A plan to keep water clean

A valuable tool for thromdes to ensure that every household receives safe supply

WSP: Officials from the ministry of works and human settlement (MoWHS), 14 participants from Thimphu thromde and a WHO consultant are developing a Water Safety Plan (WSP) for Thimphu city.

Tshering Choden, executive engineer with MoWHS, said the Water Safety Plan was a valuable tool to guide the thromde to ensure that every household received safe drinking water supply.

“With the WSP, different parameters to ensure water quality, such as measuring the PH balance of water, checking the presence of bacteria, its turbidity and presence of chlorine, among others, will be thoroughly maintained with the set of national standards in place,” said Tshering Choden.

Currently, water supplied at homes is chlorinated and safe for drinking.  WSP will further ensure that there are minimum contamination from source, reduction or removal of contamination through treatment processes and prevention of contamination during storage, distribution and handling of drinking water, said Tshering Choden.

“Therefore, WSP is the most effective means to ensure safe drinking water supply through the use of a comprehensive risk assessment and management, which includes all steps in water supply from the water source to consumer,” said Tshering Choden.

The guidelines also provide space to improve infrastructure for safe drinking water and to identify potential threats related to water quality, to identify control measures to improve threats, and to monitor for the sustainability of safe drinking water supply system in the country.

“We hope that we’ll be able to provide water that can be directly consumed from the tap,” said Tshering Choden.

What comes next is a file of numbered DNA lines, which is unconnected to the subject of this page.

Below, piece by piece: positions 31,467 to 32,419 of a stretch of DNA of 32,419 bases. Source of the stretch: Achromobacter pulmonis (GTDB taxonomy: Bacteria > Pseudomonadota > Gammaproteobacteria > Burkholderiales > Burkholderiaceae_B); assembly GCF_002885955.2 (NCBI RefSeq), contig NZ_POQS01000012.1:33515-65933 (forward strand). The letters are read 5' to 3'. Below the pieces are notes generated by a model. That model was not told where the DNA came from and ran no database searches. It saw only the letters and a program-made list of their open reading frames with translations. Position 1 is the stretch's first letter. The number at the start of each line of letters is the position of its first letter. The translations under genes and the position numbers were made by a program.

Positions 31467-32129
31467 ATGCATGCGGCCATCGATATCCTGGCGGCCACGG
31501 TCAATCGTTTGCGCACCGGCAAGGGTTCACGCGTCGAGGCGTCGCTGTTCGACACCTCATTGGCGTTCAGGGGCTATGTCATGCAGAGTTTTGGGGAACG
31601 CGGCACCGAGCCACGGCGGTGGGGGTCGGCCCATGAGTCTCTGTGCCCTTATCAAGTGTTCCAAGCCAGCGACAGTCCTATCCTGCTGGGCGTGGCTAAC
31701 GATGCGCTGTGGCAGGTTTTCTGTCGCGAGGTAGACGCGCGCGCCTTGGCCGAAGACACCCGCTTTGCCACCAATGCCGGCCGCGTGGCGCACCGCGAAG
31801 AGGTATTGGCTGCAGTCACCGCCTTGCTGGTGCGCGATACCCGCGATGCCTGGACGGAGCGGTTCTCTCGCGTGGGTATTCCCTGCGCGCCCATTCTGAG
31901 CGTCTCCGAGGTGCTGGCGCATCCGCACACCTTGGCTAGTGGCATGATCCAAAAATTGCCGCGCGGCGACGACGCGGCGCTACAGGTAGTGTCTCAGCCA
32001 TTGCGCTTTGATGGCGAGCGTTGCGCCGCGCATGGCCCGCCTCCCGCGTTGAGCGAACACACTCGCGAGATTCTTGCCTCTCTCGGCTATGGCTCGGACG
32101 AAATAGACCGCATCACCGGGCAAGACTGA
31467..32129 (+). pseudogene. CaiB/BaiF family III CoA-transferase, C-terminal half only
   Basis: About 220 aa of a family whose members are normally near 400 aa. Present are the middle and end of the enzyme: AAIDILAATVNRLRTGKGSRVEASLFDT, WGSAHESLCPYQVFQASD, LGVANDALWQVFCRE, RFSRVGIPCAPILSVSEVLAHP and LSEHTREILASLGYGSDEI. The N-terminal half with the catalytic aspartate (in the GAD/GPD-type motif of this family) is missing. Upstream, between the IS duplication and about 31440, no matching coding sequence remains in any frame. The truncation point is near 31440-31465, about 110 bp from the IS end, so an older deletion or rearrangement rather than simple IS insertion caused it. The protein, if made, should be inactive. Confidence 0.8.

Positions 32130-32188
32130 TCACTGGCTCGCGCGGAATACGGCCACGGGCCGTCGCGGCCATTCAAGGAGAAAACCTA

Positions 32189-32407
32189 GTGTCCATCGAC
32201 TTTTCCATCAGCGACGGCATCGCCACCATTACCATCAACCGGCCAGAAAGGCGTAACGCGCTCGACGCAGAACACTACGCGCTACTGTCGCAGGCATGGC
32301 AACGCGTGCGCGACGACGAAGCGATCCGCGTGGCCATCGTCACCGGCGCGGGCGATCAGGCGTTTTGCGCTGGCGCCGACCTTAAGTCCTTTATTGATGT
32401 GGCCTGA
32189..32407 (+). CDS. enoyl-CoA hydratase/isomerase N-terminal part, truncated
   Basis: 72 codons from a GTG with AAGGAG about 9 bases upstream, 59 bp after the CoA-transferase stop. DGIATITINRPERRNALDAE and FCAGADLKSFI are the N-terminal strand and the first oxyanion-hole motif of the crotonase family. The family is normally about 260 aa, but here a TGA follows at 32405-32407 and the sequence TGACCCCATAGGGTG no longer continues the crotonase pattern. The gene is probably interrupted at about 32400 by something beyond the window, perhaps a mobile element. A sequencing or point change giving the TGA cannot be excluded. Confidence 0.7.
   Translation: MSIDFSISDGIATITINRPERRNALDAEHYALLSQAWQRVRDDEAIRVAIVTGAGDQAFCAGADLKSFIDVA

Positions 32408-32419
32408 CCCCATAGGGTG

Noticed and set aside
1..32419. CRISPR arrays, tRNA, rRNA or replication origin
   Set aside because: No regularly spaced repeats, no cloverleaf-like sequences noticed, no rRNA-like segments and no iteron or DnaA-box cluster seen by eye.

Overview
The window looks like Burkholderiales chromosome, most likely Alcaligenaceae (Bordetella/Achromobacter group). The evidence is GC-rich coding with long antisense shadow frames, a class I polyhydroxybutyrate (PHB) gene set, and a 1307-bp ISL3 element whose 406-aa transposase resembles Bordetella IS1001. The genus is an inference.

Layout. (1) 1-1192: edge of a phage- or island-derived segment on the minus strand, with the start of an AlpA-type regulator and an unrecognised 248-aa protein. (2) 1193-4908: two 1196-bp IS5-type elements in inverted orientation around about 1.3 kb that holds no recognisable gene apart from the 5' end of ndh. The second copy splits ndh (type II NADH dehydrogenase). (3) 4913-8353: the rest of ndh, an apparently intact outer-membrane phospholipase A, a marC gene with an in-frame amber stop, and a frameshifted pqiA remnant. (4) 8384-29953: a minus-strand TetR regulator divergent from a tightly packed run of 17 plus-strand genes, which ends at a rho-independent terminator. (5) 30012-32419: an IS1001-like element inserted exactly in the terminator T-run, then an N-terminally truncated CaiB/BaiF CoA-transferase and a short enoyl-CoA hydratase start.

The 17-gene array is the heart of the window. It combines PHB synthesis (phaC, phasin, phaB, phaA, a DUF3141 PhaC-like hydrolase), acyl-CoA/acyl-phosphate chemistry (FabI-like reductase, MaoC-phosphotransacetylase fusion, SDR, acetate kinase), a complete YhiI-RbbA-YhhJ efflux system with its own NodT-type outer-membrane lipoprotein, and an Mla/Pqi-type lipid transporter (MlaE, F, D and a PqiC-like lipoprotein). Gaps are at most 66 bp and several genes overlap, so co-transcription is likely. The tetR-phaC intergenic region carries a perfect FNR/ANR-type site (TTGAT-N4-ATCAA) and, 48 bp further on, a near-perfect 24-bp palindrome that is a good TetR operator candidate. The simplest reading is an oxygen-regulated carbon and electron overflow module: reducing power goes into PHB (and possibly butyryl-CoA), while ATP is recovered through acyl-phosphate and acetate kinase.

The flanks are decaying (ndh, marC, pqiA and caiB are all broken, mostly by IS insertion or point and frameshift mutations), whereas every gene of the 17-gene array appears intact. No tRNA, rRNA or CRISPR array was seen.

The plan will reduce water borne diseases.

Daryl Jackson, water quality expert and a consultant to WHO, said that, in any water systems, protecting water quality was important.

“No matter how good the system is, there’s always a potential for unsafe water to get through, and the WSP will minimise the potential for such unsafe water to reach homes,” said Daryl Jackson.

Minjur Dorji, thromde’s executive secretary, said that, once the thromde has a water plan in place, the thromde can provide better quality water to the residents.

However, during monsoon season, water turbidity increases.  That will be addressed by WSP, said Minjur Dorji.

Currently, the public health department and the thromde labs test the drinking water supplied at homes.  The testing is done twice in a month and the frequency increases during monsoon.

WSP will be implemented by the thromde from next week.

With support from WHO and Australia’s department of foreign affairs and trade,  MoWHS has trained and developed WSP for 22 urban towns in the country.

By Thinley Zangmo

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